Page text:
The second difference, however, is much more important and ultimately fatal to the film’s effectiveness: Downsizing is centered on a generally uninteresting protagonist, which is in complete opposition to Payne’s tendencies to make films about intriguing, sometimes infuriating, but always interesting and compelling protagonists. Matt Damon’s Paul Safranek is a nondescript everyman who, like James Stewart’s George Bailey in It’s a Wonderful Life (1946), has constantly had to postpone his dreams to manage life in the moment, but unlike George, fails to rise to any level of interest. When we first meet him, he is a younger single man still living at home so he can care for his ailing mother (Jayne Houdyshell). Five years later, he is still living in his childhood home, but his mother has passed away and he is now married to Audrey (Kristen Wiig), who seems nice enough. However, it is clear that they are both dissatisfied with their lives and their economic standing, which is why they are drawn to downsizing, where they can live out the “American Dream” in a miniature model town of pleasant streets, immaculate landscaping, and enormous (for them) McMansions that, in the large world, they could never afford. Everything goes according to plan, but then it doesn’t, and Paul finds himself five inches tall, living in a nondescript apartment building, and befriending Dusan Mirkovic (Christopher Waltz), the flamboyant Serbian opportunist who lives above him and is given to throwing lavish Euro-trash disco parties, one of which opens Paul’s eyes and mind—or something. Soon thereafter he is drawn to Ngoc Lan Tran (Hong Chau), a hobbled Vietnamese dissident who was briefly famous but is now working as a cleaner. And that’s only the film’s midway point.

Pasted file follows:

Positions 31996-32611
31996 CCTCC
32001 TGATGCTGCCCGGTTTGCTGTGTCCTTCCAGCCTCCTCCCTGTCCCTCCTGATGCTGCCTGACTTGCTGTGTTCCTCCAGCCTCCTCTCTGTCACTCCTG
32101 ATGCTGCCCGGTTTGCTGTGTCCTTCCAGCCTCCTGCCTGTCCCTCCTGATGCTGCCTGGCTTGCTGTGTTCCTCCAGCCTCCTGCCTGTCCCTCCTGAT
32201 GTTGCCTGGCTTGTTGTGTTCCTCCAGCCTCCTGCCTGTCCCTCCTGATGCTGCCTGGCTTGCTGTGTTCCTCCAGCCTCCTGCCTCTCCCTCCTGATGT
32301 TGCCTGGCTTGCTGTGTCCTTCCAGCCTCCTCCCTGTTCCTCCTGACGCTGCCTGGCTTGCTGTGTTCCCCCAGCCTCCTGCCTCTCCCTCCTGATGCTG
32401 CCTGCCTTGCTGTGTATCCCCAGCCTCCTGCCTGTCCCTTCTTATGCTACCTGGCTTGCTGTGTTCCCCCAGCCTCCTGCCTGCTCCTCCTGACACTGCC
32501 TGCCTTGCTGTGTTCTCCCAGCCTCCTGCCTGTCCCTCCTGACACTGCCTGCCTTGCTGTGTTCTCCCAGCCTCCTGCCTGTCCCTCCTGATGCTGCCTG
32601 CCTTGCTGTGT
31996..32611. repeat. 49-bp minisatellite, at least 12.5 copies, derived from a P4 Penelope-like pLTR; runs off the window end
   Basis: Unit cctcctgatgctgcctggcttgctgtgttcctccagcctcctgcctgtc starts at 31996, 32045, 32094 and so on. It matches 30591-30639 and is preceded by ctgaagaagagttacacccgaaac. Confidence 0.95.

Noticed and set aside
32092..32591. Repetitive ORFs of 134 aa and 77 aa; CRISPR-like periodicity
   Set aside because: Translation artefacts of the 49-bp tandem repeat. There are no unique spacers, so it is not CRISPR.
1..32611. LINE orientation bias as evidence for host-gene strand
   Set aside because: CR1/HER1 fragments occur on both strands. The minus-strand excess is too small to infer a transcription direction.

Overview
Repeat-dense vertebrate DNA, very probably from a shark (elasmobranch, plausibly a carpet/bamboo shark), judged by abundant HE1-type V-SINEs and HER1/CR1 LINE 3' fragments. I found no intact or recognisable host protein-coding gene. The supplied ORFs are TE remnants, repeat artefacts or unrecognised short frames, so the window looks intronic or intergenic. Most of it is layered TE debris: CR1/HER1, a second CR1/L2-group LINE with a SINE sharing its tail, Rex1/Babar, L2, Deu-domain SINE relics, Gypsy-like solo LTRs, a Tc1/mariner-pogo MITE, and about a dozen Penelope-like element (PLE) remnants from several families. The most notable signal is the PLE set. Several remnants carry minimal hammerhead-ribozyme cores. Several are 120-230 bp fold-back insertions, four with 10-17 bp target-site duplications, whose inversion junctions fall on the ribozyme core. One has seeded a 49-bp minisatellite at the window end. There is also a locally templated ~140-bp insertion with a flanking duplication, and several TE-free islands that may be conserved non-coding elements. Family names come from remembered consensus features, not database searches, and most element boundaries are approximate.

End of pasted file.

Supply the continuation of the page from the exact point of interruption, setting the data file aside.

Despite all the narrative ups and down, twists and turns, Paul remains frustratingly dull, uninteresting, and unengaging. Even when he is supposedly liberated, beating a drum in the dying sunlight on a Norwegian mountain surrounded by others who may be humanity’s last chance or a misguided doomsday cult (don’t ask), it is hard to care much for his predicament or how it will turn out, which proves fatal for the film both thematically and emotionally. Damon does well in the film’s first half, and he has some nice comic moments in which his intrepid dullness comes into conflict with the unhinged world in which he lives, but it never adds up. Payne, the creator of such vital, fascinating characters as Reese Witherspoon’s Tracy Flick (Election, 1999), Jack Nicholson’s Warren Schmidt (2002’s About Schmidt), and Paul Giamatti’s Miles (Sideways, 2004) strands us with a protagonist to whom a great deal happens, but about whom it is difficult to care at all. It leaves a huge void in the center that all the meandering narrative shenanigans in the world can’t hide.
Copyright © 2018 James Kendrick
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All images copyright © Paramount Home Entertainemtn
Overall Rating: (2)